The Obama administration pulled a Blutarsky in 2012 when it started a food fight by imposing a host of new regulations on local school districts in the name of encouraging kids to eat healthier fare. But, as could be expected, the well-intentioned intervention created a set of unintended consequences.
Last week, Las Vegas hosted the annual School Nutrition Association conference, a gathering of school food and nutrition professionals. The meeting, among other things, offered participants tips on complying with the federal standards while creating options that students will actually eat — because that’s been a major issue.
A 2014 Harvard study concluded that while the federal nutrition mandates did increase fruit and vegetable consumption, students continued to waste significant amounts of those products. As many as 60 percent of vegetables and 40 percent of the fruit selected in the cafeterias of schools studied ended up in the trash can.
This is a massive expense for school districts, including Clark County. A 2017 Los Angeles Times report noted that students in the Los Angeles Unified School District were throwing out $100,000 of food every day.
You can lead a horse to water …
Much of the waste can be tied directly to the Obama-era regulations. Federal law requires that students take either a vegetable or fruit selection whether they want it or not. What sense does that make? But districts that fail to follow the nutritional edicts issued by Washington bureaucrats risk losing money laundered through the federal regulatory state.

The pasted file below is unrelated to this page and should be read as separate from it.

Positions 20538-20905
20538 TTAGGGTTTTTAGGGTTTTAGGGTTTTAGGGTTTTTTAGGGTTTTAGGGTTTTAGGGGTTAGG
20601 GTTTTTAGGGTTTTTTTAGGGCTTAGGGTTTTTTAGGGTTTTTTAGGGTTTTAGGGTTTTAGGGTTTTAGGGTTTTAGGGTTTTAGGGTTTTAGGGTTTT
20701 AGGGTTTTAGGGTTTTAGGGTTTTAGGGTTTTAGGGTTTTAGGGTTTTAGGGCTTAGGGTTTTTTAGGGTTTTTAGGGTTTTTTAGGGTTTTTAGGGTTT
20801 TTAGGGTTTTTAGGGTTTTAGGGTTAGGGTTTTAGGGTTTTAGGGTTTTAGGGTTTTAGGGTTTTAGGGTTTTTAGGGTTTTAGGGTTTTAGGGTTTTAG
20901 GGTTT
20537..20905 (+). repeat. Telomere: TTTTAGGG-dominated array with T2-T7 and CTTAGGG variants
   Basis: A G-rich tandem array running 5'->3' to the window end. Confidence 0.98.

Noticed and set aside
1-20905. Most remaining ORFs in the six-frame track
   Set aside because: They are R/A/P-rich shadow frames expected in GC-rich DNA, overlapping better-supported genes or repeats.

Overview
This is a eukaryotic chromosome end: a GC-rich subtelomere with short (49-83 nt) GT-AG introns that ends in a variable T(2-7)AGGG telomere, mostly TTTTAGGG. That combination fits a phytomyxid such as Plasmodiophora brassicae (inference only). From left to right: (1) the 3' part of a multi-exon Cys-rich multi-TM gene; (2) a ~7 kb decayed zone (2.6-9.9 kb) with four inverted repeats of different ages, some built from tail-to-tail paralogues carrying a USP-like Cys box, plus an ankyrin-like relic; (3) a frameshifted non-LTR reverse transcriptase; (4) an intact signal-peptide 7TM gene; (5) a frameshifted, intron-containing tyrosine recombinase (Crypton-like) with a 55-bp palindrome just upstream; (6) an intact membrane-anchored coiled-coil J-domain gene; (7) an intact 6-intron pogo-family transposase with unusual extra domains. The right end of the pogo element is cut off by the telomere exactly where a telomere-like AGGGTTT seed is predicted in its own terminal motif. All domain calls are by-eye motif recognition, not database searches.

Thus, the School Nutrition Association conference takes on greater importance. An entire cottage industry has blossomed as districts seek to conform to government rules while attempting to limit food waste by concocting creative menu items designed to trick kids into healthful consumption habits.
Pushing little Billy and Susie to eat their Brussels sprouts, quinoa and kale is certainly a noble objective. But a strong argument can be made that today’s children, thanks to nutritional trends, already eat significantly better than their counterparts in previous generations. Those seeking to attack the problem of childhood obesity might get better results if they focused on urging parents to push kids away from their electronic devices and out into their neighborhoods for some much-needed physical activity.
The Trump administration last year relaxed a handful of the Obama lunch lady regulations. It should go further and ensure that school districts have more flexibility to address their own unique needs and circumstances. It would also be worth asking the question: Why is Washington involved in micromanaging the choices of local districts and parents in the first place?